Spirit speaks to NASA

National Aeronautic and Space Administration

After not transmitting information to Earth for two days, the Mars rover Spirit successfully sent data to NASA engineers early this morning.

During a communication session that began at 5:26 a.m. Pacific time and lasted for 20 minutes, NASA officials received data from the robotic explorer at a rate of 120 bits per second.

Earlier, at 4:34 a.m., Spirit transmitted a signal to Earth for approximately 10 minutes, at only 10 bits per second.

"The spacecraft sent limited data in a proper response to a ground command, and we're planning for commanding further communication sessions later today," said Pete Theisinger, project manager for the Mars Exploration Rover Project at NASA's Jet Propulsion Laboratory in Pasadena, Calif.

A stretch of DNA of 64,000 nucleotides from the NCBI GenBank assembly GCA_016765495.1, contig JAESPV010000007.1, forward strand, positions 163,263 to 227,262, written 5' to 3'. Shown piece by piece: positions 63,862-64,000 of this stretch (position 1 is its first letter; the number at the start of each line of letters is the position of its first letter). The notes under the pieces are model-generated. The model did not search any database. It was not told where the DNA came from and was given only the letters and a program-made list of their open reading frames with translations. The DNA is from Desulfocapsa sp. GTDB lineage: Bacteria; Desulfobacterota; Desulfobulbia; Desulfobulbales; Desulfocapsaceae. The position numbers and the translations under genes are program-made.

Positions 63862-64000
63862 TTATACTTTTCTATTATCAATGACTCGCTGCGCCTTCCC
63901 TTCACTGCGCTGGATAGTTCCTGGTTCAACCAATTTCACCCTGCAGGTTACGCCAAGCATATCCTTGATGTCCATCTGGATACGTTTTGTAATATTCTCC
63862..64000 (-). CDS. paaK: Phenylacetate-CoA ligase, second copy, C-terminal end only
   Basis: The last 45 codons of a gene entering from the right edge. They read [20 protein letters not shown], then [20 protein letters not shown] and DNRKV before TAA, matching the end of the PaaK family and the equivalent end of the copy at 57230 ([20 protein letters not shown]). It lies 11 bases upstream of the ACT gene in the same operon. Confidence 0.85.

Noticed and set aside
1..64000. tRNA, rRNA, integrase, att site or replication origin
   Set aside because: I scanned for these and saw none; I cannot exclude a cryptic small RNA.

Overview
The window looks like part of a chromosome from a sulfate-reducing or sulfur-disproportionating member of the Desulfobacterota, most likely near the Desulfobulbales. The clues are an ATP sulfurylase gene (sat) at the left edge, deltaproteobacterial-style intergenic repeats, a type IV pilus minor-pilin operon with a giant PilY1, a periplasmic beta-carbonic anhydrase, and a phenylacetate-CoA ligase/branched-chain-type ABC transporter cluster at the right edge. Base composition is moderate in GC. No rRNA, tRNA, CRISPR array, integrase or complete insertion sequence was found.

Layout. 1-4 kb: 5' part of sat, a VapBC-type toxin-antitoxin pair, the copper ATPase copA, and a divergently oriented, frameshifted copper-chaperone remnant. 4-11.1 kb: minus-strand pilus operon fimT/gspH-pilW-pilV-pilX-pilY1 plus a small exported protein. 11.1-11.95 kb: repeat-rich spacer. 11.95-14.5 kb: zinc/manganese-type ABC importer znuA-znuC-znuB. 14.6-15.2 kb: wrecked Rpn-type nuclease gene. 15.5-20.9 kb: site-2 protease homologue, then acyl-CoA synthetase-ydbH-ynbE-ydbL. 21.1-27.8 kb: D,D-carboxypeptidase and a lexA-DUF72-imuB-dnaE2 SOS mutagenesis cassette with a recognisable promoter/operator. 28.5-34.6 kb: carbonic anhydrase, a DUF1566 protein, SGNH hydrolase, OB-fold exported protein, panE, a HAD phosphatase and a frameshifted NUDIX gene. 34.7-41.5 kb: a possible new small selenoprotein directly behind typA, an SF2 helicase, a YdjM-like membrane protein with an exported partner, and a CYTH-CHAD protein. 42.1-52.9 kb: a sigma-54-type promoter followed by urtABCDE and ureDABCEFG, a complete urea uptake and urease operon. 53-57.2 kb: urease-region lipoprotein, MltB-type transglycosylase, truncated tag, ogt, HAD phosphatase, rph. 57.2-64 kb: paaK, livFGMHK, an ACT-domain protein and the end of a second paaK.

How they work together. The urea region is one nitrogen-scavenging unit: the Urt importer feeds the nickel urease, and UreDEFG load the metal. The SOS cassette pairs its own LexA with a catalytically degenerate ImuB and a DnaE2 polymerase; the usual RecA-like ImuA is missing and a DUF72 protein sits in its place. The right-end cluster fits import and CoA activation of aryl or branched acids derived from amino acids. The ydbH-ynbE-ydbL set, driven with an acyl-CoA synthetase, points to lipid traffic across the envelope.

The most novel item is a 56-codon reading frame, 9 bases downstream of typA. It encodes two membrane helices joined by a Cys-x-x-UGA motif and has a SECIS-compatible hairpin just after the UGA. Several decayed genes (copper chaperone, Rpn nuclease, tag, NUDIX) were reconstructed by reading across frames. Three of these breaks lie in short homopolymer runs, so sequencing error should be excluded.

NASA officials sent the transmission commands to Spirit via the NASA Deep Space network antenna complex outside Madrid, Spain.

Communication between NASA engineers and Spirit came to a halt early morning on Jan. 21 for reasons that are still unknown. Possibilities being explored include problems within the onboard computer's software or memory. Spirit had been sending back images and scientific data from the Red Planet since the rover landed on Jan. 3.

Spirit's twin, the rover Opportunity, is scheduled to land on the other side of Mars from Spirit, in a region called Meridiani Planum, on Jan. 25, at 12:05 a.m. Eastern time.

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